This month, learn how to decide who will serve as guardian and conservator of your child.
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Paige Stanley

About the Law Office of Paige Arden Stanley

The primary focuses of my law practice are in the areas of business law and estate planning.  I not only serve as outside general counsel for small business owners, but I also prepare wills, trusts, powers of attorney, and health care directives. My background in litigation allows me to successfully negotiate and protect my clients' interests. For more information, please visit my firm's website or contact me at ( 404) 386-9950 or

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In my last newsletter, I discussed the crucial role that guardianships and conservatorships play when adults become unable to manage their financial affairs due to an incapacitating injury, event, or illness. This month, I take a look at guardianships and conservatorships for minor children and share some factors to consider when assigning those roles in your own estate plan.
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Guardians (And Conservators) of the Galaxy: Choosing a Caregiver for Your Child

I’ve written in previous newsletters about the importance of having guardianship provisions in place for your child or children, particularly before you travel. Have you considered who you want to be your child’s guardian? Did you know that in addition to choosing a guardian, you should choose a conservator as well?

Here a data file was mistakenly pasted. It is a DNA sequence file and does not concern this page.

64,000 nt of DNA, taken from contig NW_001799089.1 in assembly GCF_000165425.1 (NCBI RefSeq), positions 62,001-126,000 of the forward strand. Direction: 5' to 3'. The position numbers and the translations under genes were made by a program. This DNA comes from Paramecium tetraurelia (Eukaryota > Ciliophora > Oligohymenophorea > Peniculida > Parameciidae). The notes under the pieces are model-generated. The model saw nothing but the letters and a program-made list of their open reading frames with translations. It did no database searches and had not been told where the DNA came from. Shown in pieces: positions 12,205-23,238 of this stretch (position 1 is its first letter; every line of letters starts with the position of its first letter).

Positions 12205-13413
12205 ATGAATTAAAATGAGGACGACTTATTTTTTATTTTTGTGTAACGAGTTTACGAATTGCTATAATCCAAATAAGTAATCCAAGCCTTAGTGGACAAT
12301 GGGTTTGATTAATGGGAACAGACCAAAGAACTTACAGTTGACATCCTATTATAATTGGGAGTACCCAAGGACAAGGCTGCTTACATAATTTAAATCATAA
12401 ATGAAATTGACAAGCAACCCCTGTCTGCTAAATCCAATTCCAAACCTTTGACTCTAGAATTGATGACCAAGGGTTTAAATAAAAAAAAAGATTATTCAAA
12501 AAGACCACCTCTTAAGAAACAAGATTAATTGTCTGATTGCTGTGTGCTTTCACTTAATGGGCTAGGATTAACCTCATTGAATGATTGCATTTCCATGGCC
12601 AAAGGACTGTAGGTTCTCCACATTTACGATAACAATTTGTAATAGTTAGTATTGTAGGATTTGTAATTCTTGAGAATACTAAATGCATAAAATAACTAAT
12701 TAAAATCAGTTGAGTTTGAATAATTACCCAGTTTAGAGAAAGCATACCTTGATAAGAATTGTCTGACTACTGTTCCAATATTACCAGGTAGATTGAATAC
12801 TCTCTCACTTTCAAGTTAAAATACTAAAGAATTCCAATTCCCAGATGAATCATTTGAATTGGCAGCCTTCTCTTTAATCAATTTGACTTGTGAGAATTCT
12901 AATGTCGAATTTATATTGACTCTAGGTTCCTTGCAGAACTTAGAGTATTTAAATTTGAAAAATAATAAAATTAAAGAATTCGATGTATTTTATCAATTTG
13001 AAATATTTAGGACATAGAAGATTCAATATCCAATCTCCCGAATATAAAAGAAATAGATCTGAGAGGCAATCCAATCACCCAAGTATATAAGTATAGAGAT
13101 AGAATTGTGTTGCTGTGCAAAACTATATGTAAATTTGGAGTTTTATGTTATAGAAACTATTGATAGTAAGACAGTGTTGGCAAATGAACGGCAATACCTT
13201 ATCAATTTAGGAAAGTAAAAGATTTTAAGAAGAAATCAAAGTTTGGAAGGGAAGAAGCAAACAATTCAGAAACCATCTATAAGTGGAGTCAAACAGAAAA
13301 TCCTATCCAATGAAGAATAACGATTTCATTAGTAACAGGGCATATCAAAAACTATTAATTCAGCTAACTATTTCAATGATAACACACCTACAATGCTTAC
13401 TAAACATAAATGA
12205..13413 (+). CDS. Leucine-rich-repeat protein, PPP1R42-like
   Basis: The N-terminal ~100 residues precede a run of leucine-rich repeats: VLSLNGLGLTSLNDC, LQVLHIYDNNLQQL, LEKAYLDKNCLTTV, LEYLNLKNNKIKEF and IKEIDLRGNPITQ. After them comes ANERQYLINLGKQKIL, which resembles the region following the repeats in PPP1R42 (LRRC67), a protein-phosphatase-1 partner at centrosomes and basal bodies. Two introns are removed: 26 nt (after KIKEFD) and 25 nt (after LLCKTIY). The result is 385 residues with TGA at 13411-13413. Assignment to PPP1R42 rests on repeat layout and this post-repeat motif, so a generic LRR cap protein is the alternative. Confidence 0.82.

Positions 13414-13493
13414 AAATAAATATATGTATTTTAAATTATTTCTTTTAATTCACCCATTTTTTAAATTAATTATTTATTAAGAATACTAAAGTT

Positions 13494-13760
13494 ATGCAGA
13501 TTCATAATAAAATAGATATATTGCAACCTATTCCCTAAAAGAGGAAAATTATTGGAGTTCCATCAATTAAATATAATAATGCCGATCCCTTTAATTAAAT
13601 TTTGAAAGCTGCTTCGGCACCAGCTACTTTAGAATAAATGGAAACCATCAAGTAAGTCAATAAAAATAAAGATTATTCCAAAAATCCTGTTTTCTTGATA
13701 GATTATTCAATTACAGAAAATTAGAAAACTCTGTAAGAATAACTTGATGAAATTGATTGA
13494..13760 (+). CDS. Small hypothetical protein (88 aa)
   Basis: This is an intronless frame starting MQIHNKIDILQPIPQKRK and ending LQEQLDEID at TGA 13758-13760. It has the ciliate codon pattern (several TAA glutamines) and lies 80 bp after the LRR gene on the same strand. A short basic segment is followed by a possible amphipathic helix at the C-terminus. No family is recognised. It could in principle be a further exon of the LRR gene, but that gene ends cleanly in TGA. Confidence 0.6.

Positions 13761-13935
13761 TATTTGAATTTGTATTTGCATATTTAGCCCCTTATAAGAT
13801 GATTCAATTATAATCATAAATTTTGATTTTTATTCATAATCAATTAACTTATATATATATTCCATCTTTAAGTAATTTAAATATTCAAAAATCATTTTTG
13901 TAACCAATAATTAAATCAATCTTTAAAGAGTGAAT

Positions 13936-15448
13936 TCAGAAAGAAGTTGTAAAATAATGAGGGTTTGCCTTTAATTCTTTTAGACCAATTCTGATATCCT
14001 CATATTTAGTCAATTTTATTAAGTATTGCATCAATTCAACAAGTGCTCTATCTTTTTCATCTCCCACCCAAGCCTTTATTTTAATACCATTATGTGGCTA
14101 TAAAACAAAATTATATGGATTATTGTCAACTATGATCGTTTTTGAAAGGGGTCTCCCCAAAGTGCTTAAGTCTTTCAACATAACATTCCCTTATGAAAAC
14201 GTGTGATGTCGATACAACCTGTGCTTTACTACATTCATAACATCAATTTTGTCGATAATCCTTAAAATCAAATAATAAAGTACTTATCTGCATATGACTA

Know the Terminology for Guardians and Conservators in Georgia

Assigning a guardian and a conservator to take care of minor children is often the primary factor that motivates parents to create an estate plan. Before beginning the process, however, it’s important to know and to understand some of the specialized terms in this area of law:
  • Ward: The person—in this case, a minor child—who needs a guardian and/or a conservator.
  • Natural Guardian: A child’s parents are his or her natural guardians. A natural guardian may make decisions on behalf of his/her minor child in both financial and personal matters.
  • Guardian: An appointed agent who is responsible for managing the ward’s physical needs, medical needs, educational needs, and general well-being.
  • Conservator: An appointed agent who is responsible for managing the ward’s financial assets.
  • Guardian Ad Litem: A court-appointed agent who represents the interests of the ward during the petition proceedings, should such proceedings take place.

Guardianships and Conservatorship: What’s the difference?

In order to have control over financial matters, a trusted individual needs to be named as the child’s conservator. Both the guardianship and the conservatorship will automatically terminate once the child reaches the age of majority, which is eighteen years old (18) in Georgia.

How Should I Choose a Guardian and Conservator for My Child?

Choosing your child’s guardian and conservator can feel like a daunting task; however, my estate planning questionnaires can help you get started with the basics and provide a springboard for discussion.  You have the option to choose one person to serve as both guardian and conservator, or you can choose two people to fulfill those roles separately. We will discuss your priorities, what you want for your child and make sure that your wishes are outlined in your estate planning documents.